Message to Outsiders about Chronic Illness

never-give-up

Pushing through

Message to Outsiders about Chronic Illness: 

I dedicate this message to the Outsiders – those outsiders who are curious about how to live with a chronic illness. To the Outsiders who have said they think I’m a saint or strong or amazing. I’m not. I love freely and fully those who love me back.

There is nothing worse than watching your loved ones suffer – and draining themselves while trying to put on a game face. This message to outsiders about chronic illness is about how you prepare in case it happens to you.  It’s not about asking you for help. It’s not about playing a victim, begging for money, or even wanting unasked for advice.  I have a favor to ask. For you to do something for yourself.  

If you can’t conceive of being sick for years on end…. consider these things: (don’t visualize yourself there, just consider the challenging life one might lead)  My message to the outsiders is to please consider reality. If you want to help, consider actually doing something. Your advice either is too hard to implement in the heat of the moment, or it’s already been done. Telling someone what you would have done, dear outsider, is just making you feel better. 

Putting on the Game Face

Trying to look good, but after being so sick for years on end… you know the person physically changed and they’re in a state of ongoing shock and grief — for losses inexplicable but due to the disease of CFS / ME and the dreadful experiences of countless doctors and dollars flying by because this went undiagnosed for years. Doctors gave up. Career cancelled. What the outsiders see is the game face. What the insiders know is it collapses as soon as the energy to handle the meetup is no longer needed. 

Changed Lifestyle? More like Overhauled Life

Not even close to what it used to be. Once vibrant, hyper, hard-charging now has to carefully plot what energy will be exerted for what purpose. Is a shower going to drain him? Can he fix his own breakfast? Can he get out of the house? Are his words going to be garbled? Can he think clearly about solving some simple problem? Can he remember to eat once he gets to the kitchen? Can he follow a conversation? The outsider sees what he wants to see: dressed, eating, able to smile and nod and engage a bit — the insider knows he misses half the conversation, answers partial questions, and remembers very little.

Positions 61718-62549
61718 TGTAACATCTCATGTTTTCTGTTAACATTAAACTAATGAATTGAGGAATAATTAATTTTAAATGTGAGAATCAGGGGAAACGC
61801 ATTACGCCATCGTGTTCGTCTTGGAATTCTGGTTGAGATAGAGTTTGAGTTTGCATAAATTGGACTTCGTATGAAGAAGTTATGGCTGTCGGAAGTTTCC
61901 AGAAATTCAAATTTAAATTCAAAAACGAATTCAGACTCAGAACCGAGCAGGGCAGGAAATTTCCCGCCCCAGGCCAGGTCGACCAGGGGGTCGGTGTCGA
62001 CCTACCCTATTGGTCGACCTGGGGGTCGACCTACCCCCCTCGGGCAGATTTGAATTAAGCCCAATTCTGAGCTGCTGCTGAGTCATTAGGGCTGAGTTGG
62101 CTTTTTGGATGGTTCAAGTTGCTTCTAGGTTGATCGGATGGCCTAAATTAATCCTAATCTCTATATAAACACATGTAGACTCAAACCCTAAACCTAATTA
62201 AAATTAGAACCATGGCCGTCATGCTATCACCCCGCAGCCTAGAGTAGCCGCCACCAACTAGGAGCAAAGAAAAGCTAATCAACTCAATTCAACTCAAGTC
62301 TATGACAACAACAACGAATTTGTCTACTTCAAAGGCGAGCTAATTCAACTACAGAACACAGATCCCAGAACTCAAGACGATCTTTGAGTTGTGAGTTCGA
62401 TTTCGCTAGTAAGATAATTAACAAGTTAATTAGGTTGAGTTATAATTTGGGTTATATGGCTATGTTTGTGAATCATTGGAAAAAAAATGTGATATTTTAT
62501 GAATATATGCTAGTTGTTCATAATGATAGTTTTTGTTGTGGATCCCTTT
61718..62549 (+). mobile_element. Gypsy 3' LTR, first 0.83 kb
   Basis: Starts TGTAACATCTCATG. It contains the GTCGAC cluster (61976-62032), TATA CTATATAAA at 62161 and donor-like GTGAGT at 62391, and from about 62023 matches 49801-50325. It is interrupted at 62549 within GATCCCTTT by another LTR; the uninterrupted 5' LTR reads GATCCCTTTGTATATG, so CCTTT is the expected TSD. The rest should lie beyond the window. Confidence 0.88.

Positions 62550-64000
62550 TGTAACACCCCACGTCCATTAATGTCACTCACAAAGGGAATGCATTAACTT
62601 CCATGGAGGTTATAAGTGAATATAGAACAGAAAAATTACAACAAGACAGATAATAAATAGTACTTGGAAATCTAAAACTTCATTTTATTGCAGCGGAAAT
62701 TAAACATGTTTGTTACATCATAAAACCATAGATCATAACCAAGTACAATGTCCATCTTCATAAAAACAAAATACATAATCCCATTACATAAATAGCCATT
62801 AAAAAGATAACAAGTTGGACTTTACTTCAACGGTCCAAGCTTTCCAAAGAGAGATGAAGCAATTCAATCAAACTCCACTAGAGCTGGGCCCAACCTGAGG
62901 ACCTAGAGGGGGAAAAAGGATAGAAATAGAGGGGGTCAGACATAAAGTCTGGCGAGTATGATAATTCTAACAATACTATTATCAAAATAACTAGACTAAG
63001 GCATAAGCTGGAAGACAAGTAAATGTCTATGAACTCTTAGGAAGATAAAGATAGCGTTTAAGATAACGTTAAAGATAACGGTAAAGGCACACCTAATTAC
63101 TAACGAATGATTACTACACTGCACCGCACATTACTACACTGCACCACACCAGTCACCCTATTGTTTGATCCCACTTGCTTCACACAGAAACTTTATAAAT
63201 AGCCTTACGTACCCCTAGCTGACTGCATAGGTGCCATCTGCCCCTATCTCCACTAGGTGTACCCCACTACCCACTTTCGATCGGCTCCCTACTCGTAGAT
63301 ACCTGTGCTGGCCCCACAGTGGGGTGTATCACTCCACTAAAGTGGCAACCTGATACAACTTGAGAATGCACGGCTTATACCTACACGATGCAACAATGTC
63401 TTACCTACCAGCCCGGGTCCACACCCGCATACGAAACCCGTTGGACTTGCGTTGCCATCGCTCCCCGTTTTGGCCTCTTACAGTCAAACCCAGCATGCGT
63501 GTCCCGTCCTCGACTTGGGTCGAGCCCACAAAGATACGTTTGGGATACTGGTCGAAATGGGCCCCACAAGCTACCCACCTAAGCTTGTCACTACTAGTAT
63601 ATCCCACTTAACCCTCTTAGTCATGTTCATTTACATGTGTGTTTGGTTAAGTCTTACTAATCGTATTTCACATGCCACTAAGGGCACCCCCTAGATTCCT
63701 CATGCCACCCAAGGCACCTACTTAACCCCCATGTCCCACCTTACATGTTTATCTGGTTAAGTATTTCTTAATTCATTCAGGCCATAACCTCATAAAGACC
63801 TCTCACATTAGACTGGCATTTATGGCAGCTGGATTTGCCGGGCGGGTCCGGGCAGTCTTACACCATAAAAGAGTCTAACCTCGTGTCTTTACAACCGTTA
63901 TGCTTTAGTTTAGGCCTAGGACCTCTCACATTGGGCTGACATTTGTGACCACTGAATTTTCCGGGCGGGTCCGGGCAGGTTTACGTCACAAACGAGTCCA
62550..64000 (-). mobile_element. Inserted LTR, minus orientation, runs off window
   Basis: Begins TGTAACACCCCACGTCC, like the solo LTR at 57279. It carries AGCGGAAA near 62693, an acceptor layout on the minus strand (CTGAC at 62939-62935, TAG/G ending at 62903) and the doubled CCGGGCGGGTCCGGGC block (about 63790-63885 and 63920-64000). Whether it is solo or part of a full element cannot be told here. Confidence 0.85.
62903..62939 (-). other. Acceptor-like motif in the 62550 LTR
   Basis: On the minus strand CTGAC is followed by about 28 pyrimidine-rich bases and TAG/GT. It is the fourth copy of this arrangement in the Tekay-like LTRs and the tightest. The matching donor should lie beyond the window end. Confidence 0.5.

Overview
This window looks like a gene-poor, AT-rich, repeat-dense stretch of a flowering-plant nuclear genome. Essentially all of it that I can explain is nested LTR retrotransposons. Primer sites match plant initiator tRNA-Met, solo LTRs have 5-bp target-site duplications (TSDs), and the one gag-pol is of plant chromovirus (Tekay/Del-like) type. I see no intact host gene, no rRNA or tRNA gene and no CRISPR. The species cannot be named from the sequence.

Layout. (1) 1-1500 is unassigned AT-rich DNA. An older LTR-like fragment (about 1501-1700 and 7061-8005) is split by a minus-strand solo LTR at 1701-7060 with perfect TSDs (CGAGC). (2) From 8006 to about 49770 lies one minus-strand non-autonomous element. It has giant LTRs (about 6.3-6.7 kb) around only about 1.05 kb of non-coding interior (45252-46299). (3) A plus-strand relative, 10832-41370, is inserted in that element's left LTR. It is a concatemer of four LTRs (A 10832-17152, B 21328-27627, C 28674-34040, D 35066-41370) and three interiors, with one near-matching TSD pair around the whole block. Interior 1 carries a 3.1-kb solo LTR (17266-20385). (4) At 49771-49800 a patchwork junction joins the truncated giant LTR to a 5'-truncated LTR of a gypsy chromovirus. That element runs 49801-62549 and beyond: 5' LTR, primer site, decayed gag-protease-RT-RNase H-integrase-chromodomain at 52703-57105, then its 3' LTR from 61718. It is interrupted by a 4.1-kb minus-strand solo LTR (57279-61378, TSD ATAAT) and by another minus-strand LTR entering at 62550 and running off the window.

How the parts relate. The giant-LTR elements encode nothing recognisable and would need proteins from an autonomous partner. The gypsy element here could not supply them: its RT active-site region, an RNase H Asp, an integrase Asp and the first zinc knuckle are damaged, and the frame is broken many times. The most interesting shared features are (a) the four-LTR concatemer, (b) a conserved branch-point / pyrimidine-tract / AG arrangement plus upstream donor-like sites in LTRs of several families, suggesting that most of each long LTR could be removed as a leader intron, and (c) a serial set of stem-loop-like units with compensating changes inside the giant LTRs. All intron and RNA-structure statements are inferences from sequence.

What is an outsider?  

It could be you if you are distantly involved. It could be you if your friendship has lapsed and you are not reaching out.  If you are offering unsolicited advice, questioning the judgement, or even alluding to a thought that you could do better — you are an outsider. As an outsider, you don’t really understand. It isn’t logical. How could someone can be this sick? Some outsiders assume that fighting harder is the solution when, in fact, the opposite is the pathway to a steady state. 

You do not know what it’s like to have fought the fight or had a loved one who leads a battle that some have compared to what a cancer patient goes through in the last month of life. You can not fathom what you personally would do if this was your spouse or your child. You might think tough love is a kindness, but the emotional brutality against someone who fights this battle is abusive. Don’t go there. Unless of course you really want to destroy the relationship.  NO ONE wants this. 

For all the men and women I know, I ask you a small favour. Create your own backup plan for the remotest possibility that this might happen. Pause for a moment, think a bit, and go further than “it will never happen to me”. Please. Please think about what you might do for you and yours.

What could you do?  

Here’s 7 Essentials
to helping yourself prepare for the worst.  And — they are great ideas to live by anyway. 

Private Disability Insurance because SSDI takes forever and you might not have 2 – 3 years to wait, and even then it’s not assured you’ll get it
Pay off your home
Pay off your cars
Get out of debt
Raise your emotional healing to a place where you are strong, healed, and able to deal. 
Create a solid pattern of self care — exercise, eat well, practice some kind of parasympathetic relaxation routine daily — it all adds up 
Have a list of people you can call — to just talk, be heard, feel a bit of sanity — and feel a lot of love.  
Oftentimes, the best gift is to just listen without offering a fix. 

For those in this ship:

The best way to assure it won’t sink is to think ahead. No one, inside or out can plan for this madness. I have many “if only I’d known” moments.  The truth is no one can predict this.  
Don’t ever let the opinions of others — not even your loved one who is ill — destroy your self-love. They don’t know how what they say impales your sense of balance. 

I don’t have answers  — I have the perseverance, fortitude, and something else that keeps me going. I’m grateful for my great health. I’m grateful that my Dad never let me give up and always encouraged me to keep going, keep trying, keep taking one step forward.  Without him pushing me constantly and never letting me give up — I wouldn’t be here writing this.  

To my Dad! For without him, I think I’d be dead.